Ref :   0670

A very fine Italian violin by
Alfredo G. Galea
(1909 - 1994)
Cape Town, 1955

'Ex George Walker' (1915 - 2003)

After making this violin in 1955, Alfredo Galea, who was also a superb violinist, kept it for his personal use for several years, refusing to sell it. The important South African soloist and concert master, George Walker (1915 - 2003) heard this violin and wanted it. After many efforts and refusals he eventually aquired it by offering Galea his own superb violin by Amon Bilmark, along with a substantial amount of money. Walker kept it for the rest of his life and during his long career as soloist, concert master, teacher and broadcaster and would play on nothing else. This violin has always been commented on by fellow musicians and critics for its power and beauty of tone.

Alfredo G. Galea (1909-1994) was accredited as Master Violin Maker by the Italian National Association of Violin Makers in Rome, an accomplishment merited by the high quality of his work. The German researcher, Lütgendorff notes that Galea made his first violin at the age of 11 and by age 15 had completed 15 violins. His teacher at that time was the Italian violinmaker, Ami care Coschiera, who had a workshop in Alexandria.

After the Second World War Galea moved to Durban in South Africa for a position as first violinist in the Durban Symphony Orchestra. At that time Durban was home to Amon Bilmark (1894-1961) - a former pupil of Simone Sacconi. Bilmark's studio and business dominated the entire country. Soon after his arrival in Durban in about 1946, Galea entered a partnership with Bilmark, but that lasted only briefly, until 1950.

Galea set up his own workshop. He would remain in South Africa for a total of about 16 years, alternating between Durban and Cape Town. By the late 50s he was firmly established as a violinmaker of a very high order.

During one of his concert tours to South Africa, Yehudi Menuhin met Galea. Menuhin was impressed by Galea's work and suggested that Galea should move to the United States. Menuhin eventually assisted him in emigrating to the US in 1962. Galea settled in Longbeach Ca. where he opened a violinmaking studio and shop. This studio was soon to dominate the violin community in that area and became noted for excellent repairs and restorations. For the next 32 years in the USA, Galea enjoyed the recognition he deserved and desired. He remained there for the rest of his life until his death on 28 July 1994, aged 84.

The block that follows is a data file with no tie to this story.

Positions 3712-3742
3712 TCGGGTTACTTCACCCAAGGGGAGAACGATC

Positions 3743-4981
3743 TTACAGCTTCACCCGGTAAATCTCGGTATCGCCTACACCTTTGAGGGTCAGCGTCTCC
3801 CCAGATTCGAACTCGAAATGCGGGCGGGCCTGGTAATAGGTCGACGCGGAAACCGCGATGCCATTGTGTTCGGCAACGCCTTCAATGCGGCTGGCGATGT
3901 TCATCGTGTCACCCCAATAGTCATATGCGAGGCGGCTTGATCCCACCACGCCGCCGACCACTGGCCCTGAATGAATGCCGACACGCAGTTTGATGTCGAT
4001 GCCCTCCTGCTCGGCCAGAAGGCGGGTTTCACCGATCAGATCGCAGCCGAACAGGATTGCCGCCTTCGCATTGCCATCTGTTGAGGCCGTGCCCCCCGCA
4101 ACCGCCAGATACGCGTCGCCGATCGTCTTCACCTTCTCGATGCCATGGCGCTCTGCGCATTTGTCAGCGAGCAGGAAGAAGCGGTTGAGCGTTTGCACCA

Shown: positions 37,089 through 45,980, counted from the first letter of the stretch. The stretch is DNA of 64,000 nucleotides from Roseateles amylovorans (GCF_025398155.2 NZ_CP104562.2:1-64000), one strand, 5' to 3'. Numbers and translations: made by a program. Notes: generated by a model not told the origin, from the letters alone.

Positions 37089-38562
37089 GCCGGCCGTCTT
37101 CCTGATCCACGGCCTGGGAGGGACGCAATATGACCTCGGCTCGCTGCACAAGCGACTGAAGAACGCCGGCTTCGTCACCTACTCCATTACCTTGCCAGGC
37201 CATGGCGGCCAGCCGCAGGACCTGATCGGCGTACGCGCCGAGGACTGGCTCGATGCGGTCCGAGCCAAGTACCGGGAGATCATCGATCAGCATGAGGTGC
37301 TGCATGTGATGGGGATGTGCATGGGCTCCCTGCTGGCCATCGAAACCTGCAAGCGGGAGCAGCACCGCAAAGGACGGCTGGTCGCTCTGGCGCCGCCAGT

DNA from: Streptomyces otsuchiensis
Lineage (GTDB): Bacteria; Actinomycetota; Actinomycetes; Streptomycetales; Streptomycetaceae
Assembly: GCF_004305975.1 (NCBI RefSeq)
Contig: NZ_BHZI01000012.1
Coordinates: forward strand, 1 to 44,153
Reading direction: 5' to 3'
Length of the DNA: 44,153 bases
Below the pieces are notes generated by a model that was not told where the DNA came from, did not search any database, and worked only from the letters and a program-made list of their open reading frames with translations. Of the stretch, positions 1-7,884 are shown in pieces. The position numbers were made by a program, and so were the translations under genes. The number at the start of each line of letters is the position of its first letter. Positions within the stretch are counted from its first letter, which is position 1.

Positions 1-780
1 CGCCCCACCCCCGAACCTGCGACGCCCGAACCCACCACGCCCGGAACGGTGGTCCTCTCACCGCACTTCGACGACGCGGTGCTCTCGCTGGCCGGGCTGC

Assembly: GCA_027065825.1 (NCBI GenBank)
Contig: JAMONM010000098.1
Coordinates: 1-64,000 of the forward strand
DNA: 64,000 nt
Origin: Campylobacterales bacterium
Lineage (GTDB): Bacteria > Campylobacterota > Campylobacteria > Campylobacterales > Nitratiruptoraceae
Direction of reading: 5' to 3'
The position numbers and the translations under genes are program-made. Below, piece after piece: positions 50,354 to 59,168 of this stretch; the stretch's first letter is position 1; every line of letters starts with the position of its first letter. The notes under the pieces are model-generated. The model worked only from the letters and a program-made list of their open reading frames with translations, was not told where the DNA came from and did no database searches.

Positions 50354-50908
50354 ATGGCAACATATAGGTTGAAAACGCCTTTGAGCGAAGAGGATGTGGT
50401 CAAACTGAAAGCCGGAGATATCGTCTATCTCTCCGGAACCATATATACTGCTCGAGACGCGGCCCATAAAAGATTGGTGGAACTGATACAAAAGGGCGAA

Galea commanded respect through is work. Ruggiero Ricci commissioned a violin from him in 1970. By 1979 Galea had made around 200 instruments and his life's work amounted to around 240 instruments. He made only two to four violins per year, and they are in the hands of professionals all over the world. So far I have not come across one that showed work of inferior quality or of poor tone. Being a good violinist, Galea knew what violinists wanted and didn't sell an instrument until it conformed to the tonal properties he expected and became known for. All his violins sound really good.

In this violin, made in Cape Town in 1955, Galea departs from his usual model with its somewhat generous arching, in favor of a much flatter top and back. But in every other respect the hand is unmistakable - clean workmanship of a very high order, with impeccable attention to detail. One has to admire his tracing of purfling - virtually flawless. The corners are beautifully shaped, as are the lines and positioning of the f-holes - in this case with almost imperceptible asymmetry.

The choice of material is superb, and Galea's characteristic light golden honey-coloured varnish with its high transparency shows the wood off to great advantage. As with the overwhelming majority of his instruments, the back is in one piece. This violin, as with all his violins from his South African period, bears his handwritten label and brand in the inside of the back.

Playing on this violin makes it clear why Galea kept it for himself and why George Walker was so keen to own it - never parting with it till his death.


Dimensions :
  Back length: 35.7 cm, Upper bouts: 16.6 cm, Inner bouts: 11.0 cm, Lower bouts: 20.8 cm

Condition :
  Throughout in excellent condition. The body is free from cracks or discernable repairs. A small crack in the peg-box between the A-string peg and the scroll needs attention.

Provenance :
  Initally used by the maker as his personal violin for several years, then sold to George Walker around 1960. With Walker's death in 2003 the violin went to his son, Phil Walker. In 2011 it was bought from the Walker family by Johan Grobbelaar who now owns it.

Price : P.O.A.
This is a professional instrument of a high order by all international norms.


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